Tomorrow we shall see. If they don't find it, I will schedule a new on ASAP. Once we have results, I can go in for my surgery and get the ball rolling. Let's get to that ovarian drilling!

All in all, it comes down to the perfect will and timing of God, and perfect works for me.

"Wait for the Lord; Be strong and let your heart take courage; Yes, wait for the Lord." 
Psalms 27:14 NASB

Friday, August 2, 2013

Pray, Love: Slight Change of Plans

What a change a day can make! I will still be undergoing in the ovarian diathermy, but it looks like we will be waiting 2 weeks.

I have always worked to be a bit of an overachiever, but sometimes I really outdo myself. I met with my OB/GYN/RE today and he had spent a lot of time studying my labs. He found that my luteinizing hormone (LH) and my follicle stimulating hormone (FSH) are very low and based on these findings, it seems that we will be taking a slightly different approach.

Basically, PCOS can originate from two different factors. In the end, you have much of the same result as far as the effect on the ovaries and reproductive system. Because the factors causing the PCOS differ, the ways of treating the two types will differ also. About 95% of women with PCOS have peripheral factor PCOS, where the syndrome is ovarian in origin. The other 5% have central PCOS, where the amenorrhea originates from a central endocrine problem triggered by the hypothalamus and/or pituitary gland. My labs reflect a central origin and I will need to have an MRI to take a look at my hypothalamus and pituitary gland before I have the ovarian diathermy.

We will still move forward with the diathermy and injections in two weeks unless something really crazy shows up on the MRI. It will set things back a couple of weeks, but all in all it does not have a huge effect on our timeline.

Here are a few things I learned today:
  1. Although the central factor PCOS is much more rare, my doctor actually has a higher success rate in helping couples dealing with this type of infertility.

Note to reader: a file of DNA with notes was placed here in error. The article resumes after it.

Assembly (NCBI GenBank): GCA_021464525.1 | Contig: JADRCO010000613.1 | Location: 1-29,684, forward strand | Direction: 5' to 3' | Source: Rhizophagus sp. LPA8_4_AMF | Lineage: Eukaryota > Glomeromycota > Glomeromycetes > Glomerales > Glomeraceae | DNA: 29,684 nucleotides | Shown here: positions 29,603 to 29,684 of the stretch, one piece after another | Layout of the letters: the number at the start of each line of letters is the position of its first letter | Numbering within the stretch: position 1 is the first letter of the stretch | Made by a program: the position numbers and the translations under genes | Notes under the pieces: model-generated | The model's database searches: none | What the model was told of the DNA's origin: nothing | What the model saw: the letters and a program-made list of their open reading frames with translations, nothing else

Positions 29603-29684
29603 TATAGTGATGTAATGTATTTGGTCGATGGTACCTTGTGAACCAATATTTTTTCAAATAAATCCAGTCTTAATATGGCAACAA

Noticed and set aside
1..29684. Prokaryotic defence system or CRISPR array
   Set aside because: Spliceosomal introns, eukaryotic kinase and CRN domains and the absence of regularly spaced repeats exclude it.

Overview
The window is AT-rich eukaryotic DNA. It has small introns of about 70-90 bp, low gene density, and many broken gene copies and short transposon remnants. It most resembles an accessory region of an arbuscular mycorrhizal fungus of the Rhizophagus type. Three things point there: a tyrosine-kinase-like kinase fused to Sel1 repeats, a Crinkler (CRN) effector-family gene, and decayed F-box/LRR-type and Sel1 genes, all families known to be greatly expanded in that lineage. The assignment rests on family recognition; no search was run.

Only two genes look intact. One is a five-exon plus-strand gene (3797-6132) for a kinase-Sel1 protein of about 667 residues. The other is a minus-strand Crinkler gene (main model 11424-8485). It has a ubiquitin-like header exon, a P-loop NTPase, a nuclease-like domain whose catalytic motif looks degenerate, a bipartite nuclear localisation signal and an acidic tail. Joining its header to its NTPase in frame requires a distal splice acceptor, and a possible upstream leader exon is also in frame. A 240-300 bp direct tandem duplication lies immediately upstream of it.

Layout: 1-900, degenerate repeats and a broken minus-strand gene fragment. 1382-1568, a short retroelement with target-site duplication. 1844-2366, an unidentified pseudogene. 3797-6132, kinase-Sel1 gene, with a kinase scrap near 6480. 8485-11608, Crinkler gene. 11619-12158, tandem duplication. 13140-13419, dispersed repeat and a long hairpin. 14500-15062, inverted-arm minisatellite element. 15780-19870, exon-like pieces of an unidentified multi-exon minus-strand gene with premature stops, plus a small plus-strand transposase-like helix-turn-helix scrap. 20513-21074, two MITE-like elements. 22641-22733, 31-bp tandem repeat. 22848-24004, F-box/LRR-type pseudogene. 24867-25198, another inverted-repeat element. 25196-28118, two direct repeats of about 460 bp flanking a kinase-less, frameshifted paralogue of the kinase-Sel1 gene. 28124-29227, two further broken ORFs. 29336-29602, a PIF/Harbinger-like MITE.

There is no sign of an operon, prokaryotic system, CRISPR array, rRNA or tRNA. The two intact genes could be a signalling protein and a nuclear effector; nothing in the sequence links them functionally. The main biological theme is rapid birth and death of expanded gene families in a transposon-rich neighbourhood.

2. I won't be getting that nap.  
  3. I am a little resentful that I had to do a pre-op phone call and tell someone how much I weigh. I have to do the call again in two weeks and will have to utter my weight again. Not cool.
  4. People in waiting rooms are annoying. I was sitting in the waiting room with a couple obnoxiously speaking in a high volume whisper tone. My very loud 3 year-old's inside voice is quieter than the whispers these people were letting out and I had to work hard to maintain my composure. Suppressing your laughter for 30 minutes is very difficult. They got up and were replaced by gum popping couple. It was sort of like a SNL sketch, but much, much longer.
  5. My new injection regimen will consist of FSH and LH, increasing the chance of multiples. Fortunately, my doctor will scan me daily during the injections to make sure we aren't getting too productive.
  6. With the new likely diagnosis, my doctor is even more baffled that we have Lily. I am not sure how it can be scientifically explained that I ovulated for what might have been the only time in a 15 year period. I do know that I was earnestly praying and that she came at a time when we had significant loss in our family and she was a perfectly bright spot. What a special girl!
Thanks again to everyone for the prayers. That means more than you can ever know! I really struggled with the idea of making our infertility struggles public because I have never been the type to freely share my burdens with others. I had a couple of reasons for sharing. First of all, people naturally want to know if you are wanting another child or trying to have another child. I don't find it offensive when people ask, but when you reply by telling them you are struggling with infertility they naturally feel like they inserted their foot in their mouth. By being more up front and open about our struggles, I can save people that awkward feeling. The second reason I decided to share this struggle was to ask for prayers, because "the effective prayer of a righteous man can accomplish much." (James 5:16) Thanks so much for taking the time to pray for us!

Thursday, August 1, 2013

Pray, Love: And We Are Drillin'


Ovarian Drilling.